“I pity,” my daughter said. “Mommy! I pit-ty.” I smiled over my shoulder — I was in the middle of doing dishes — and yelled back, “aw, honey. You are pretty! So very pretty.” She laughed, pointed to herself, and asked “I pit-ty?” As I looked at her on the floor, laughing and smiling and feeling so damn self-confident, I wondered what I was doing. What was I doing with my hands covered in soap and my eyes turned down in the sink? I turned off the water, dried my palms on my pants, scooped her up and said “Amelia, you are beautiful! Absolutely gorgeous!” I continued, “your smile. Your curly hair. Your cute little toes. Your belly,” I tickled her. “Everything about you is pretty.”
She laughed and laughed and laughed.
As a mother, I hope she will feel “pit-ty” and pretty and beautiful forever. I can’t help but dream that her confidence will alway soar. It's why I'm going to talk to my daughter about her body, and her body image, because I know the road ahead. I know what's coming, and I want her to be armed with the knowledge to fight back against it.
When I was my daughter's age, I was carefree too. I didn’t care what others thought. I danced wildly and sang loudly. I wore mismatched socks and sideways ponytails. And I never concerned myself with that damn scale. It was just something I had to step on at the doctor’s office, just another thing standing between me, a sticker, and a red lollipop.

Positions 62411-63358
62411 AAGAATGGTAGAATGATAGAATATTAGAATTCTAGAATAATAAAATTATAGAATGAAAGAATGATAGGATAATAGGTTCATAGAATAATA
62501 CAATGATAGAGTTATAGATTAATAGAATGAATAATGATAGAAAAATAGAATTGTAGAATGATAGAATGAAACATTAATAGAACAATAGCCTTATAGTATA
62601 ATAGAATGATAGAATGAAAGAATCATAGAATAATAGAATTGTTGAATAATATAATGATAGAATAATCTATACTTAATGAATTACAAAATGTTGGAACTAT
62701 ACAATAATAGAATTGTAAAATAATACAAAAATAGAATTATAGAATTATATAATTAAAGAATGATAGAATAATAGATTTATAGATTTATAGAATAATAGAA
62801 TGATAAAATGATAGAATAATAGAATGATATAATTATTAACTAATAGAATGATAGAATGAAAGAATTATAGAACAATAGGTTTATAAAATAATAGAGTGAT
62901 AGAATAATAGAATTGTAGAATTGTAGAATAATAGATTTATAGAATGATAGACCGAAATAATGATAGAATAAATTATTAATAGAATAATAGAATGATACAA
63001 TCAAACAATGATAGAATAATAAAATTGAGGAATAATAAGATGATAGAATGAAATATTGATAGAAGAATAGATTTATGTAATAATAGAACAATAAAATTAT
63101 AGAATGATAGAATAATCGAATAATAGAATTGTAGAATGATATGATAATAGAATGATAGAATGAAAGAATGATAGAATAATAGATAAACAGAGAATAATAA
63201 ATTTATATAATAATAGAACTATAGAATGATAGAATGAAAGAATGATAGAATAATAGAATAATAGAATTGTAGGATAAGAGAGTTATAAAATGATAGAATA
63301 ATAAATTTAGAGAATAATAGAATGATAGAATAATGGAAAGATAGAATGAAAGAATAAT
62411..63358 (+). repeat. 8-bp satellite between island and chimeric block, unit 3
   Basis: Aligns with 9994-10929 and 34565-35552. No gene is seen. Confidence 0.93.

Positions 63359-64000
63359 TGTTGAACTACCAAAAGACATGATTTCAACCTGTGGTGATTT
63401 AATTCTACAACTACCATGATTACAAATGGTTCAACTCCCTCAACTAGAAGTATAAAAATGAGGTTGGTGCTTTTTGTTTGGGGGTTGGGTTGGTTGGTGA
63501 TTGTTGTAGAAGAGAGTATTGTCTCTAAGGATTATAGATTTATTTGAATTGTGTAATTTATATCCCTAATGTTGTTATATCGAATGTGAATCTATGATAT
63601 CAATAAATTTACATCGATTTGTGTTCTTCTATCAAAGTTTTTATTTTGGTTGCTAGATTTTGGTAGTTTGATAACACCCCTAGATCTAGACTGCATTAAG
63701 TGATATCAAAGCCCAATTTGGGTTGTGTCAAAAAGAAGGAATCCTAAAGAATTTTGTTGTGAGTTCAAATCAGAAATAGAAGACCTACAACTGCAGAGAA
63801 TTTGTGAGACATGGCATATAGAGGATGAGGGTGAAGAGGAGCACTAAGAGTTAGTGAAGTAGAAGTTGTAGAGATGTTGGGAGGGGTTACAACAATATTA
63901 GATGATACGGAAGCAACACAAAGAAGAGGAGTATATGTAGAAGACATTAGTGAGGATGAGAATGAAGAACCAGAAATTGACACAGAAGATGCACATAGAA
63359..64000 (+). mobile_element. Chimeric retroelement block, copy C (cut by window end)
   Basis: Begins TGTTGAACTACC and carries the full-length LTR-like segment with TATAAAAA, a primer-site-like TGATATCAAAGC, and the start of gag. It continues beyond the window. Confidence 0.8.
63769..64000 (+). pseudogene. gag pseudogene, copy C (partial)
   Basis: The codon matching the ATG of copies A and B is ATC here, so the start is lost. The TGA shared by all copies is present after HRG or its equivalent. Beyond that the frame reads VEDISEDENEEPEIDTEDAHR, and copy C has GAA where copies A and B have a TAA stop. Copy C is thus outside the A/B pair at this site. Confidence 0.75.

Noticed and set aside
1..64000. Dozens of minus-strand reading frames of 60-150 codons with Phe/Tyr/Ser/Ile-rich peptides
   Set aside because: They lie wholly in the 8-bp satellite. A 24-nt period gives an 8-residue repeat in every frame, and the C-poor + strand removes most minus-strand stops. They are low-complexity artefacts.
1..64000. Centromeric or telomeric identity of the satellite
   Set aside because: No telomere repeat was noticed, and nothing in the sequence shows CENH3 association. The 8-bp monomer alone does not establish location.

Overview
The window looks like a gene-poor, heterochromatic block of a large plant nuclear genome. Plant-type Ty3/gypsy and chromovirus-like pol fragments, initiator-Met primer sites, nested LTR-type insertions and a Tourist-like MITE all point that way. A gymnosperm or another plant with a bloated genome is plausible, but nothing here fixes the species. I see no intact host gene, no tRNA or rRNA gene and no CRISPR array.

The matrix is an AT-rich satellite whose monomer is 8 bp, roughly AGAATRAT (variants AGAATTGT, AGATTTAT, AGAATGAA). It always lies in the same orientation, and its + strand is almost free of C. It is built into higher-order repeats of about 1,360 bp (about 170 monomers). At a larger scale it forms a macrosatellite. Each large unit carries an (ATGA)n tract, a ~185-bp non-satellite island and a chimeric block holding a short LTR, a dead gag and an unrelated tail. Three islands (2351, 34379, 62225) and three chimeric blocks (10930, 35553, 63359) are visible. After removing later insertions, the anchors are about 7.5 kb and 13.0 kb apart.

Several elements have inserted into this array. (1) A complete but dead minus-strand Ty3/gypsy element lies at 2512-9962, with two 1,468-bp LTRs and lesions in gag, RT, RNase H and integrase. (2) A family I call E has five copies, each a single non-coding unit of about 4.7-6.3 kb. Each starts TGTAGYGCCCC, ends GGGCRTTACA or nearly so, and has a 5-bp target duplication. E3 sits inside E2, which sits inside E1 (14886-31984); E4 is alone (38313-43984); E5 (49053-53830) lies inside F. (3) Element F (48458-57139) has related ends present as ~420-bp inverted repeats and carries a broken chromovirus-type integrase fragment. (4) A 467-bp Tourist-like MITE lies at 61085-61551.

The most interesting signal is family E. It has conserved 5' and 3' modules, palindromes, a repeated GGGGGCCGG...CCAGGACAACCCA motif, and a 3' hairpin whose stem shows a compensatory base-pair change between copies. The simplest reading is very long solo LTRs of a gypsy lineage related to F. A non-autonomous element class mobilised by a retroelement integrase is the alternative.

My physical insecurities taint almost every happy memory I have: my graduation, my two-and-half year engagement, my wedding day.
But sometime between elementary school and high school, all that changed. Sometime between my 11 birthday and my 12, that all changed, after I gave up Barbie dolls but before I bought my first training bra, everything looked different.
Before long, I was self-conscious, self-critical, and I'd grown to hate my body. I hated each and every thing about my it. I started wearing oversized shirts and baggy jeans when I was 13. I started researching anorexia and bulimia when I was 14 or 15, and I spent countless hours reading about foods and “diets” and the various ways one could lose weight. I learned how to say I wasn’t hungry, even when I was. I began eating alone.
By the time I started counting calories, I was already bony-knee deep in what doctors would later call EDNOS (an eating disorder, not otherwise specified) and the yet-to-be-named-or-defined body dysmorphic disorder. This went on for years, not the disease itself, but the disordered thoughts and my distorted self-image. It stayed with me through high school and college. It carried me from my 20s into my 30s, and my physical insecurities taint almost every happy memory I have: my graduation, my two-and-half year engagement, my wedding day. They even tarnished my pregnancy, at least early on.
But it was then, during my pregnancy, something shifted. By time I hit my fourth month, I was happy with my body. I knew every pound I gained would make my baby girl bigger and stronger, and make me bigger and stronger. For the first time in my life, I let go: of societally-imposed expectations and of the voice in my head. I ate when I wanted, I worked out when I could, and I stopped to nap whenever I needed. I pampered myself. I listened to myself. And I loved myself and my body, and I had pregnancy to thank for that.